Walmart, whose food concessions tend to be McDonald’s and other inexpensive fast fare, has teamed up with Grown, a new "fast-casual" (and a bit more expensive) effort from Shannon and NBA star Ray Allen.
Considering its $9 cold-pressed juices, $6 avocado toast and $11 sandwiches, Grown’s menu doesn’t exactly fit with Walmart’s "always low prices" mantra. Kids portions are less expensive and Grown may soon offer half-portions, according to the foodie site Eater.
A Grown concept store has opened at the Walmart Supercenter in Orlando, FL this month, according to an Eater’s report. A request for more information from Walmart wasn’t immediately returned to Retail Dive.
Grocery accounts for half of Walmart’s sales, including more than a quarter of its e-commerce sales, according to recent research from Slice Intelligence, and organic food has long been a priority at Walmart. Its relationships with restaurants, however, are generally kept at arm’s length, a Walmart spokesperson told Retail Dive last year.
"It’s a lessee/lessor relationship—we do not operate the businesses," Molly Blakeman explained, saying that consideration of who goes into its stores depends on "a number of things—what fits with our customers, and what also fits within the specifications of our other retail locations."
If a Walmart store already has a McDonald’s in it, the next Walmart store down the road probably won’t, Blakeman says. And not all Walmart restaurant partners are national chains. Some are regional or local. "It’s going to be a destination for our customers no matter what," she said.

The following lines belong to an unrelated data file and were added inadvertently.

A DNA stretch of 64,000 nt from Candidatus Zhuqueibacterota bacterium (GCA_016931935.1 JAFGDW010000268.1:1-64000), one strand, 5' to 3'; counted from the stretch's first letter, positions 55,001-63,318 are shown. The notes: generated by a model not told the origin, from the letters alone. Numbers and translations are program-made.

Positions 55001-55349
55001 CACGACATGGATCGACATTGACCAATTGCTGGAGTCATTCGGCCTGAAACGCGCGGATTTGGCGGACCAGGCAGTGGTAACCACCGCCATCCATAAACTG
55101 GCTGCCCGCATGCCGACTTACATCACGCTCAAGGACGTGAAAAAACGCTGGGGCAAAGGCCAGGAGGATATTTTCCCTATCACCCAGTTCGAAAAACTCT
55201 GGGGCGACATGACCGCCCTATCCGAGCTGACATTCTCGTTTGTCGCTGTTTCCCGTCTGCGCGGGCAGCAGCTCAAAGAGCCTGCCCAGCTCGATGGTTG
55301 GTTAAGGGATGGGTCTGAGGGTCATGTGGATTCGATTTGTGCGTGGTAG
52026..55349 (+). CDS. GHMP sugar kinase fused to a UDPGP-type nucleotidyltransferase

The $6-avocado-toast approach seems more appropriate for Walmart e-commerce unit Jet, which Ravi Jariwala, senior director of public relations at Walmart.com, has told Retail Dive enjoys a customer base that is generally younger, more urban and higher spending than typical Walmart customers. That’s what led Walmart to begin selling merchandise from millennial apparel favorites Modcloth and Bonobos — two of Walmart’s many recent e-commerce acquisitions — on Jet. "The plan has been for Modcloth and Bonobos, for some of that product, to be sold through Jet because the demographics they serve are very nicely aligned," he told Retail Dive earlier this month.
But Jet doesn’t have stores, making a restaurant tie-up problematic, if not impossible. Could Walmart be hoping to bring in a new type of customer to its own flagship stores? It has in the past, to little avail.
Nearly a decade ago, for example, the retailer launched "Project Impact," an effort to improve the quality of its apparel and home furnishings, clean up stores and present friendlier customer service. It was widely seen as a disaster. Before that, in 2005, Walmart placed ads in Vogue magazine and sponsored a New York City fashion show to highlight new, higher-priced apparel lines. The result was another disaster — and another retreat.
"To move Walmart upmarket is a Herculean task," Doug Stephens, author of "Reengineering Retail: The Future of Selling in a Post-Digital World," told Retail Dive earlier this year. "Any time they do, they risk losing their most loyal customers. They’ve wound themselves in a corner by virtue of just how strong their brand essence is in the market. When you say ‘Walmart,’ it brings up such clear connotations. For some people it’s what they want, and for some they want nothing to do with it. Buying Jet.com is an attempt to break free from Walmart’s customer base."
While Jet is serving as the front door for younger, wealthier shoppers, Walmart storefronts themselves may be unable to persuade that demographic to change their shopping habits — despite the $6 avocado toast.